My game and console purchases aren't just for me anymore...

I guess I'm old now...

This also means that I now possess my first Nintendo console since 10-year-old me replaced my old NES with a Sega Genesis...

[More]

Tags:, , , , , , ,

This War of Mine: the Little Ones

It was a long wait to get this DLC on PC and Steam. It originally released back in January on consoles, while we early adopters of the PC version were stuck waiting out in the cold with no clue whether or not we'd ever get the expansion. I wanted to play it, but I was hoping that a PC version would be released because I was skeptical that controlling a shelter full of characters with only an analog stick (and no pause button) would be unweildy. But it finally did get a release on Steam, and was even discounted during the Steam Summer Sale, so there was no way that I was going to pass that up.

The base version of This War of Mine is a fantastic game and ranks up there with Papers, Please, Metal Gear Solid 3, and Ace Combat 4 as one of the best games about war that I've ever played. This War of Mine is a very harsh, brutal, and depressing game. But if you didn't think that it was a depressing enough game to begin with, then wait till you play it with children as playable characters! The expansion adds some new scenarios with child characters as well as a handful of child-specific craftable items, but it's surprisingly skimpy on new content. As far as I can tell, there are no new scavenge locations, ambient events, or neighbor events.

This War of Mine - a child was hurt
If the game wasn't already difficult and depressing enough, now you have to keep children safe as well.

The trauma of war

Children can be both a burden and a blessing in this game. By default, they can't perform most crafting, they can't shovel away rubble or unlock blocked doors, they can't be sent out to scavenge at night, and they can't do anything to guard or protect the shelter from raids. At the start, they are basically just extra mouths to feed that have the potential to consume more of your valuable medicines and bandages, but they can't contribute directly to your survival. They can also be particularly needy, and their needs can be tough to meet as you struggle just to get the basics like food, water, and an assembly line of crafting stations.

However, it won't stay like this for long, as children can be taught to do many of the same crafting tasks that the adults can do...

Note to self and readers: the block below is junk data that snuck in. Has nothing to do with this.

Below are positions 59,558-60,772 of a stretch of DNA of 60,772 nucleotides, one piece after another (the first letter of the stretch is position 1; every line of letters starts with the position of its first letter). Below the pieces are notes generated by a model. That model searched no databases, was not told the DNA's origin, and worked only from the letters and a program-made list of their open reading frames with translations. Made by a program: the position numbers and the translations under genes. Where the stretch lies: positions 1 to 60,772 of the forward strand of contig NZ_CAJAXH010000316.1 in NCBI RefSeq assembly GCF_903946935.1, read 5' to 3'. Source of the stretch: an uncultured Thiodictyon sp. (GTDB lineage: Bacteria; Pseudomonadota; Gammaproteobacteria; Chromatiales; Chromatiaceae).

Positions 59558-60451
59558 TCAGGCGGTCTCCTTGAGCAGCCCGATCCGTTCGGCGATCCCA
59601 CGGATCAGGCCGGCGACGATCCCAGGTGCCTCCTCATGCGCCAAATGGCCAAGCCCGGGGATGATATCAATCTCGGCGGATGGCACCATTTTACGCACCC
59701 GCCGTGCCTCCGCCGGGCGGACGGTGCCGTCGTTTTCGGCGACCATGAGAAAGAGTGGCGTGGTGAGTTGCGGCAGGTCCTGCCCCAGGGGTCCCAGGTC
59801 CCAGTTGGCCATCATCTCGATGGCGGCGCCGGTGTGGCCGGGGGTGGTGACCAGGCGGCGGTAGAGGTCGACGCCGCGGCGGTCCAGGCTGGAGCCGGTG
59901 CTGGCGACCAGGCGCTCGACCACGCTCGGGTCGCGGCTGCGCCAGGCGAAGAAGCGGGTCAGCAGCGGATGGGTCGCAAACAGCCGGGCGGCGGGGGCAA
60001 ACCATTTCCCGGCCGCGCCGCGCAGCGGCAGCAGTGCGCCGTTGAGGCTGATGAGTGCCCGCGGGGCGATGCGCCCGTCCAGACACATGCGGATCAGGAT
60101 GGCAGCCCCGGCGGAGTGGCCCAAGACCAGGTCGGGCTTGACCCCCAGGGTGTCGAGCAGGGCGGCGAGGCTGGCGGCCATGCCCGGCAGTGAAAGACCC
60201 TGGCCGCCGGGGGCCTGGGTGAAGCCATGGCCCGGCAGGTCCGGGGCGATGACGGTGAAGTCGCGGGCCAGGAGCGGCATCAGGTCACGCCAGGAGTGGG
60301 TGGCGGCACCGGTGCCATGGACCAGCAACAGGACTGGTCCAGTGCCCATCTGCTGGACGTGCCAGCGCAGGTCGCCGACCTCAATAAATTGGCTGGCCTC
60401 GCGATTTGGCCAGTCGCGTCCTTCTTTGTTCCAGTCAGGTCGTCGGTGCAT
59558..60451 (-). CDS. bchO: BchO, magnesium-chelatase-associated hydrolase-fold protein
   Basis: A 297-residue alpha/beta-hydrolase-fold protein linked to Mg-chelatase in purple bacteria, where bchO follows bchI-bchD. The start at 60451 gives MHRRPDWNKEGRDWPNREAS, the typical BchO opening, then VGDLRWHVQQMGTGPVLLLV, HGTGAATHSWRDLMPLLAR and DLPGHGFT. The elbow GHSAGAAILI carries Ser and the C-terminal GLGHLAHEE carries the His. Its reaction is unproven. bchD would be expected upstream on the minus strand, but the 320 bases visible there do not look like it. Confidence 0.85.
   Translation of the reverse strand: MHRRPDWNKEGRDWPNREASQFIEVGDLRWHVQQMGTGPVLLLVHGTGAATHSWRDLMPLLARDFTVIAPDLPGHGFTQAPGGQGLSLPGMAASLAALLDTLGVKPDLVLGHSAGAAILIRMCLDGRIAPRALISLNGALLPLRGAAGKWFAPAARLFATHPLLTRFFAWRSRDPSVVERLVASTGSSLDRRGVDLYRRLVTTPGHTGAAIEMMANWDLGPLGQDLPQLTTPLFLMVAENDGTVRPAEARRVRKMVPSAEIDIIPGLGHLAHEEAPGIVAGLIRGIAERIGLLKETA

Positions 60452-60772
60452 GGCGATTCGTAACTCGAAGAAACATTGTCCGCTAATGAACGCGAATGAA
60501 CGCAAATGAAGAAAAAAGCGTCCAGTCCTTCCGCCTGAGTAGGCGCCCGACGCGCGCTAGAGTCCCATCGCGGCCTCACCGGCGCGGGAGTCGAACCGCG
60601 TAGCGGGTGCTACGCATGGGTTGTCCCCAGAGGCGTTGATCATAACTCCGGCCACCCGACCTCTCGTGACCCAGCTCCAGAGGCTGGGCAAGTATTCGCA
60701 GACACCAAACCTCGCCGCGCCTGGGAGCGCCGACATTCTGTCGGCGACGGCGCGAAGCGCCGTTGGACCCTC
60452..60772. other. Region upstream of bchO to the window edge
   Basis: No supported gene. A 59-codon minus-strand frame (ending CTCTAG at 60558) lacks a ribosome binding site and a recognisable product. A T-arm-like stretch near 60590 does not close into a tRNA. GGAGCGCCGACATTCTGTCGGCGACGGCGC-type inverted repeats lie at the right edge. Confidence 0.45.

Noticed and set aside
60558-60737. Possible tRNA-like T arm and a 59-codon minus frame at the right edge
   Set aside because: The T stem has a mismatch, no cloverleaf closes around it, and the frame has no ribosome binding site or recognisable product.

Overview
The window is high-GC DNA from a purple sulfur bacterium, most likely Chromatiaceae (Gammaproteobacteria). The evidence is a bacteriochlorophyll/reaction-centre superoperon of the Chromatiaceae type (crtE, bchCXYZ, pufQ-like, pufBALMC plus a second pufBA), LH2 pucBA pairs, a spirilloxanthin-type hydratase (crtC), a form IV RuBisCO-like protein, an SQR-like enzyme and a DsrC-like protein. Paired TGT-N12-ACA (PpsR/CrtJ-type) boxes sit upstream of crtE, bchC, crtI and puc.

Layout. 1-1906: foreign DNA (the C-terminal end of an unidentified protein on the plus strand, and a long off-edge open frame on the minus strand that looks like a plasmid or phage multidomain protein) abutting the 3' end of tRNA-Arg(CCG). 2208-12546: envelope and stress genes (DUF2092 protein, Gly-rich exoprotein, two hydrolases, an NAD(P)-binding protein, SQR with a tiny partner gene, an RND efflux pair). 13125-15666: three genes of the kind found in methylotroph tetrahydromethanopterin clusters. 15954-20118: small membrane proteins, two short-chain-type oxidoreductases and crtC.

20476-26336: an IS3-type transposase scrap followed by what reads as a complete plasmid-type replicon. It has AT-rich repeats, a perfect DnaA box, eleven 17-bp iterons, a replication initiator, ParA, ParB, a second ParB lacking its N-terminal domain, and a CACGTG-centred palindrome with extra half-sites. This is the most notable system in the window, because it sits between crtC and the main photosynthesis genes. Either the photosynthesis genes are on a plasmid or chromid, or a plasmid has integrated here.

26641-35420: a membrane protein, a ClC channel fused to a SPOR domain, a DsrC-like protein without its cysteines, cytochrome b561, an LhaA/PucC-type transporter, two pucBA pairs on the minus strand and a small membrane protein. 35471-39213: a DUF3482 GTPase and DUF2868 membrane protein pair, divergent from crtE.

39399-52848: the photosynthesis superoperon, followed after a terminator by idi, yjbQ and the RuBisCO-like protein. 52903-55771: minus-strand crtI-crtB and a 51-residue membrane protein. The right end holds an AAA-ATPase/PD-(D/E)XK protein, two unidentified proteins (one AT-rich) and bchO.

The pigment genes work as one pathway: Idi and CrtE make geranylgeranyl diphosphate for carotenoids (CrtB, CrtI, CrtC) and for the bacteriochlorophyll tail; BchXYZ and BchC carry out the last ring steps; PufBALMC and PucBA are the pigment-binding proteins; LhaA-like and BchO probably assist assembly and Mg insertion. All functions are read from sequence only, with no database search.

[More]
Grid Clock Widget
12      60
11      55
10      50
09      45
08      40
07      35
06      30
05      25
04      20
03      15
02      10
01      05
Grid Clock provided by trowaSoft.

A gamer's thoughts

Welcome to Mega Bears Fan's blog, and thanks for visiting! This blog is mostly dedicated to game reviews, strategies, and analysis of my favorite games. I also talk about my other interests, like football, science and technology, movies, and so on. Feel free to read more about the blog.

Follow me on Twitter at: twitter.com/MegaBearsFan

Patreon

If you enjoy my content, please consider Supporting me on Patreon:
Patreon.com/MegaBearsFan

Without Gravity

And check out my colleague, David Pax's novel Without Gravity on his website!

Featured Post

Yes, you can MAYBE play Ace Combat 7 with an un-supported flight stick!Yes, you can MAYBE play Ace Combat 7 with an un-supported flight stick!03/14/2019 Some number of PC players may have booted up Namco/Bandai's recently-released Ace Combat 7 on PC, only to be disappointed to find that their preferred flight stick doesn't work with the game. Un-supported controllers apparently includes the very popular (and very expensive) Thrustmaster Warthog. This isn't a technical issue;...

Random Post

How Team Silent created relatable and memorable characters for its 'Silent Hill' gamesHow Team Silent created relatable and memorable characters for its 'Silent Hill' games02/24/2013 One of the greatest strengths of the early Silent Hill games - developed by internal Konami studio Team Silent - is their exceptional character design. The characters presented in these games are among the best in all of gaming history at illiciting emotional responses from the players - both positive and negative. It all starts...

Month List

RecentComments

Comment RSS